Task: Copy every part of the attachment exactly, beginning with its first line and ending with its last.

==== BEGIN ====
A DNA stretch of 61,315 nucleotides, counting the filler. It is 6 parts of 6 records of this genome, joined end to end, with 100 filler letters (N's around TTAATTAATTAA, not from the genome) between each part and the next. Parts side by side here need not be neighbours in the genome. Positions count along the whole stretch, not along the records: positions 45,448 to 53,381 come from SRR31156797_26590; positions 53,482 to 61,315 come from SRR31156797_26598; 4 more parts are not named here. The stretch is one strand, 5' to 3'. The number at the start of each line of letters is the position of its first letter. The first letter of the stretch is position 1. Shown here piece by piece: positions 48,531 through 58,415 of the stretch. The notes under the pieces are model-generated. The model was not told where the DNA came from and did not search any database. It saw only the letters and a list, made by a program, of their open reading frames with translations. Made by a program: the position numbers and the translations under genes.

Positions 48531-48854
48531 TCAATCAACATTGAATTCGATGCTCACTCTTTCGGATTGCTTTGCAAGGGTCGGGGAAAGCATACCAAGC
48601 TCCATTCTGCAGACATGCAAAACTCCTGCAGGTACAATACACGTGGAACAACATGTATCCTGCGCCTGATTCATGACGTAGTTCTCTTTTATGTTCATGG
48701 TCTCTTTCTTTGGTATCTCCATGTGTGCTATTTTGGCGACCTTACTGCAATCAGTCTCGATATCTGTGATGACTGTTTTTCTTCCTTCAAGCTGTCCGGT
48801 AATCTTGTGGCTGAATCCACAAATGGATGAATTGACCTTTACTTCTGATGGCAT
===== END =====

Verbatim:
A DNA stretch of 61,315 nucleotides, counting the filler. It is 6 parts of 6 records of this genome, joined end to end, with 100 filler letters (N's around TTAATTAATTAA, not from the genome) between each part and the next. Parts side by side here need not be neighbours in the genome. Positions count along the whole stretch, not along the records: positions 45,448 to 53,381 come from SRR31156797_26590; positions 53,482 to 61,315 come from SRR31156797_26598; 4 more parts are not named here. The stretch is one strand, 5' to 3'. The number at the start of each line of letters is the position of its first letter. The first letter of the stretch is position 1. Shown here piece by piece: positions 48,531 through 58,415 of the stretch. The notes under the pieces are model-generated. The model was not told where the DNA came from and did not search any database. It saw only the letters and a list, made by a program, of their open reading frames with translations. Made by a program: the position numbers and the translations under genes.

Positions 48531-48854
48531 TCAATCAACATTGAATTCGATGCTCACTCTTTCGGATTGCTTTGCAAGGGTCGGGGAAAGCATACCAAGC
48601 TCCATTCTGCAGACATGCAAAACTCCTGCAGGTACAATACACGTGGAACAACATGTATCCTGCGCCTGATTCATGACGTAGTTCTCTTTTATGTTCATGG
48701 TCTCTTTCTTTGGTATCTCCATGTGTGCTATTTTGGCGACCTTACTGCAATCAGTCTCGATATCTGTGATGACTGTTTTTCTTCCTTCAAGCTGTCCGGT
48801 AATCTTGTGGCTGAATCCACAAATGGATGAATTGACCTTTACTTCTGATGGCAT